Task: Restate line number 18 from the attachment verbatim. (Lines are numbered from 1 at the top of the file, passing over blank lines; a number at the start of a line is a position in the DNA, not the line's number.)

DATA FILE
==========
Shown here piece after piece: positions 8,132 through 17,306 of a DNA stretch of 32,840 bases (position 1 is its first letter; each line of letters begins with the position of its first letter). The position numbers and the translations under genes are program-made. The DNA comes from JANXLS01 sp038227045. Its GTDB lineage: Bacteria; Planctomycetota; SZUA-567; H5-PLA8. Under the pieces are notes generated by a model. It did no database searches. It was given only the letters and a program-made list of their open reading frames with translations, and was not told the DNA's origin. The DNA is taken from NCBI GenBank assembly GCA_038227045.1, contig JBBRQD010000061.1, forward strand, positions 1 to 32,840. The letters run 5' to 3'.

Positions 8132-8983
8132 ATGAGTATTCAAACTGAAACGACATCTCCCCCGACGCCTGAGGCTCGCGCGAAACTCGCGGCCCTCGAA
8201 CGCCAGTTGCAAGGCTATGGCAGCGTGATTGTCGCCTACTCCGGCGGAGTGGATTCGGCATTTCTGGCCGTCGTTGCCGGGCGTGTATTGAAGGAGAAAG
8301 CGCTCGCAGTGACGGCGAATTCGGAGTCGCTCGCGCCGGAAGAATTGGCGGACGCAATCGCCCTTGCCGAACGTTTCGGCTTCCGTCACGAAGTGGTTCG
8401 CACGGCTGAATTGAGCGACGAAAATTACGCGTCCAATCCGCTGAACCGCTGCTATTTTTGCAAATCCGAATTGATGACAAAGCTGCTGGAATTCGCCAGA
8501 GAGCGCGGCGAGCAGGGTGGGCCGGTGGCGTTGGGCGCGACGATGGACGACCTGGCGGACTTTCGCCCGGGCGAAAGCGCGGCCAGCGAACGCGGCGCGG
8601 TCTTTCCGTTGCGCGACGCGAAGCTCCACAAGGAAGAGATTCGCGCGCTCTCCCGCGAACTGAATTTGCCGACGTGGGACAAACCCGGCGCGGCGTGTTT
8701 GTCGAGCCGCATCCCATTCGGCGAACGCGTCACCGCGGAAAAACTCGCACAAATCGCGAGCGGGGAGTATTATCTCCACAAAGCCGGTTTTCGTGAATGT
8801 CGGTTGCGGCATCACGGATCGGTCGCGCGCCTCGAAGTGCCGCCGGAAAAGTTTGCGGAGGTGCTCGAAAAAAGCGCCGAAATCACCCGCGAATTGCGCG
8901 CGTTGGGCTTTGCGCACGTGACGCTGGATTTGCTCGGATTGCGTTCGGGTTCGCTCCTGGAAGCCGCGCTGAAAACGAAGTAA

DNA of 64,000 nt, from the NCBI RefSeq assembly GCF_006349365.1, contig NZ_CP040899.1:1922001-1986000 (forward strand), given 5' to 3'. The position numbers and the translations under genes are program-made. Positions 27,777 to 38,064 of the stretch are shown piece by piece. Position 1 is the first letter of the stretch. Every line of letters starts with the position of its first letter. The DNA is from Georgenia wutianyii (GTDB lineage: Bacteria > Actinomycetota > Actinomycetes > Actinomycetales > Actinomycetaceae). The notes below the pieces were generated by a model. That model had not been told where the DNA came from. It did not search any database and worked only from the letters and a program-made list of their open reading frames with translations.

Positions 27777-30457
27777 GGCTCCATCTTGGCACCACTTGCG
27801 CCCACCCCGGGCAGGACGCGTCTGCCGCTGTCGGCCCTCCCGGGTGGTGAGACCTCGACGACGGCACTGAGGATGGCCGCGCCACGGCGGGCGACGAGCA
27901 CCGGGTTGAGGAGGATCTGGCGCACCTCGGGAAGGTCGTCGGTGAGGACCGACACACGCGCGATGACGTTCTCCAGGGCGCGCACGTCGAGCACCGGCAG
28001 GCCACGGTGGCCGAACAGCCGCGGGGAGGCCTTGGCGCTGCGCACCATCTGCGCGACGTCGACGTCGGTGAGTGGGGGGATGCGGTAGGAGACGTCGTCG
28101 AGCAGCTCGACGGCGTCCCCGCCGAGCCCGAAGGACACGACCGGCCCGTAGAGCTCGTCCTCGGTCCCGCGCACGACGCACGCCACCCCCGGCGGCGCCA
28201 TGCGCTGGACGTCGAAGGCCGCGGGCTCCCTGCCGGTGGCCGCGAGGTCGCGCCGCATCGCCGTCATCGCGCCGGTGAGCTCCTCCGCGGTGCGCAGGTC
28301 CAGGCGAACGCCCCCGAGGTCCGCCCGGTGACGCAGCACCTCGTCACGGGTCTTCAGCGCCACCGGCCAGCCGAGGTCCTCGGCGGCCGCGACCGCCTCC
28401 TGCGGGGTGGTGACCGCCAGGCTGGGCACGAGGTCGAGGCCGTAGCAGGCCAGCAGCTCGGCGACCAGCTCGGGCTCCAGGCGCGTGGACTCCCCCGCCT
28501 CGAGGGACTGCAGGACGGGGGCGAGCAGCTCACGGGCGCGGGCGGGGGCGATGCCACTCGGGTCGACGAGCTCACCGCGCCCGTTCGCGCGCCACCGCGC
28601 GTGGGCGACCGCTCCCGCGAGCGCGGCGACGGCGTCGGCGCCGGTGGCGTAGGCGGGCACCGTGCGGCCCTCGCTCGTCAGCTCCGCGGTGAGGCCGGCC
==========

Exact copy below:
28101 AGCAGCTCGACGGCGTCCCCGCCGAGCCCGAAGGACACGACCGGCCCGTAGAGCTCGTCCTCGGTCCCGCGCACGACGCACGCCACCCCCGGCGGCGCCA